Inaccurate Labor Rates and Why You Should Care
There are multiple factors that affect your estimate accuracy, but we’ll focus on labor for today. Construction estimating mistakes range from incomplete risk assessments to guessing costs based on inflation alone. But estimating labor in construction is one of the most commonly miscalculated areas of construction cost.
The reason is simple. Either the estimator or the cost estimating software labels a job suitable for fewer workers than what’s actually needed.
And the solution is relatively simple as well: better data and more reliable construction estimating tools.
Estimating Labor In Construction
The biggest factors when it comes to estimating labor in construction include:
- Size of the Crew
- Pay Rate for Each Crew Member
- Number of Hours to Complete Project
- Cost of Equipment and Materials
Among those labor estimation factors, the most common estimating mistake is the size of the crew and the hours it takes to complete a task. Whether it’s the lack of knowledge from the cost estimator or an error with the estimating software, two workers could show up for a five-person job.
Equipment could be the reason for this inaccuracy. For example, a two-worker crew with paint sprayers could do the job of a five-worker crew with paint rollers. That’s why all factors of labor costs must be considered for the most accurate estimate.
Example of a Labor Estimate Mistake
To emphasize the importance of estimating labor in construction, let’s look at a realistic scenario of a cost estimation mistake.
Let’s say your construction estimation tools calculate a two-worker crew for a 30-hour project at $20 per hour. That labor comes out to $1,200.
But then you realize that the project length and hourly rate are accurate, but it’s actually a five-person project. That $1,200 initial estimate is now $3,000.
It’s not hard to imagine how that modest example of a potential discrepancy can add up in huge ways. Just add an extra zero or two to those numbers to really make your eyes pop.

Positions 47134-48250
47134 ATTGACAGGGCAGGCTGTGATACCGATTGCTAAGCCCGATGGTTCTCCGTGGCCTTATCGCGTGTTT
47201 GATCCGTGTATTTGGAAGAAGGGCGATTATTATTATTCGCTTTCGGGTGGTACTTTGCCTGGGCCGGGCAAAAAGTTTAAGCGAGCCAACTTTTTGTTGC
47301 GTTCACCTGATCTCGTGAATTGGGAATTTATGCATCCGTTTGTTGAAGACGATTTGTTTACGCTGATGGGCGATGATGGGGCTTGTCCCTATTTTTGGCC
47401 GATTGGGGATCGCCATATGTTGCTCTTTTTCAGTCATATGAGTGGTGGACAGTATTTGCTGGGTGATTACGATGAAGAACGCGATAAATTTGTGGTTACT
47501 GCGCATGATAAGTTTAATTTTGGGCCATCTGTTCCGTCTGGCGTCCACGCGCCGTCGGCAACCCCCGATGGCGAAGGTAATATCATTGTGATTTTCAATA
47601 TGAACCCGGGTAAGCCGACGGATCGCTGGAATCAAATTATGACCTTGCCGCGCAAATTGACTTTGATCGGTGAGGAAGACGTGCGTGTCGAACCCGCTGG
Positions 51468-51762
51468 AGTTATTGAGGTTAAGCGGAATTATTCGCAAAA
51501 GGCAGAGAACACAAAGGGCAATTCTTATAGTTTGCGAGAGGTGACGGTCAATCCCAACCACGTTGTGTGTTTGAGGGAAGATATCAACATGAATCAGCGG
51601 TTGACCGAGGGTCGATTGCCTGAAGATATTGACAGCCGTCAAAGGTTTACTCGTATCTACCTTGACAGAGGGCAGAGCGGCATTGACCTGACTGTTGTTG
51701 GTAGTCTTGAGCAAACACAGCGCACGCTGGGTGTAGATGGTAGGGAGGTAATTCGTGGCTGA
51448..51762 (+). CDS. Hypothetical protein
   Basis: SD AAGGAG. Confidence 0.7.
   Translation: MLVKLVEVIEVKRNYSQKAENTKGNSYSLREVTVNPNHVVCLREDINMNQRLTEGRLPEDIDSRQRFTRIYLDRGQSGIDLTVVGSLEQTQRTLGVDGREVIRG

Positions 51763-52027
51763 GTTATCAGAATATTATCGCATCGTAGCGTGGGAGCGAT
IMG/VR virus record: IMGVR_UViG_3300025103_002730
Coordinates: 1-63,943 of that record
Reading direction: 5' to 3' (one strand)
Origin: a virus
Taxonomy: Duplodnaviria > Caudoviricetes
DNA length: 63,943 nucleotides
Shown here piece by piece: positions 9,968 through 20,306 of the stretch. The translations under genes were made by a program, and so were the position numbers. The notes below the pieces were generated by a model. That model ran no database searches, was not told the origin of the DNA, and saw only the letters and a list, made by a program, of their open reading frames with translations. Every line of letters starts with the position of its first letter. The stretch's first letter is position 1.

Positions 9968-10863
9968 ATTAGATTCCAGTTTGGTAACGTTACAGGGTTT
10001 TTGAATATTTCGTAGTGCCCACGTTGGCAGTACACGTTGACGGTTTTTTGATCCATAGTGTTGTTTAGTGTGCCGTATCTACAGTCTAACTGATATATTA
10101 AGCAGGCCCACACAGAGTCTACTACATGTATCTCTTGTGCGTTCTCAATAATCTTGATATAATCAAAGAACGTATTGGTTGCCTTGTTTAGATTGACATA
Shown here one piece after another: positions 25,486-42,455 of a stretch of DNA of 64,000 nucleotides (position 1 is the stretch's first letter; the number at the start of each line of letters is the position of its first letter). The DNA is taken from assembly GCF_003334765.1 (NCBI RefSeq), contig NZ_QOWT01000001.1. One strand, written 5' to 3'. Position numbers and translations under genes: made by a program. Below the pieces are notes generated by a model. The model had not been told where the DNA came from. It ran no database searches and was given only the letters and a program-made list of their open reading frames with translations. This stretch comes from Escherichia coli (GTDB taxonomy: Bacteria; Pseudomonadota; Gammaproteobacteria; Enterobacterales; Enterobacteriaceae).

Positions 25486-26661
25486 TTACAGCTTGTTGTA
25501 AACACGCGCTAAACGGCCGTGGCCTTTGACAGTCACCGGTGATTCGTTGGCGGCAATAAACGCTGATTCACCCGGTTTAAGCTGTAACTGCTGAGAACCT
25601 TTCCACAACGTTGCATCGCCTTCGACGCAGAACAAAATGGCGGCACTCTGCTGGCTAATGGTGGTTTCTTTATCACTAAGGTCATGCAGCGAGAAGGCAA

Pro-Tip 1: Double Check Subcontractor Quotes
Subcontractors are an extension of your own estimates, which makes it risky to blindly trust their cost estimates.
Once you have a reliable cost estimating process, use it to double-check your subcontractor estimates. Check their estimated costs of labor, materials, and equipment. If you find discrepancies, dig deeper with the subcontractor to make sure you both lineup.
Best case scenario, you and the subcontractor come to roughly the same estimate. The only worst-case scenario comes from skipping this step.
Pro-Tip 2: Pay Special Attention to Equipment Cost
Having the right equipment will make your job more efficient, and taking that into account will make the estimate more accurate. Here are some factors to consider:
- Type and Size
- Rented vs. Owned
- Compatibility with Existing Equipment
You’ll also want to make sure you have the right person to use it. Some pieces of equipment require specialty and even specific permits and licenses, and hiring that person after the fact can notably affect your labor estimate.
How To Avoid Construction Labor Estimating Mistakes
Thankfully, construction estimation tools exist that streamline estimating labor in construction by taking all relevant factors into account.
But for smaller or repetitive projects you may be able to keep things more stripped down in the following ways:
- Build your own custom cost book based on research.
- Use the personal experience of past bids of a similar nature.
- Create a single, collaborative system (e.g., spreadsheet templates, DropBox, etc.) and manually research labor rates
However, for new or more complex projects, it’s best to use reliable, collaborative construction estimation tools built to take the latest labor practices into account. In tandem with constantly-updated, location-based cost data, you can avoid construction estimating mistakes altogether.
That’s exactly what you get with CostCenter. The industry’s most reliable vertical construction cost data can be found in CostBook, which works seamlessly with CostPro, an estimating software built by estimators, for estimators.
You can also use either CostBase or CostPro for quick and easy access to past work and work-in-progress estimates. That includes giving clients read-only access to certain aspects of the process.
Collaborate and organize using constantly-updated and transparent data with CostCenter today. Schedule a free demo to learn more.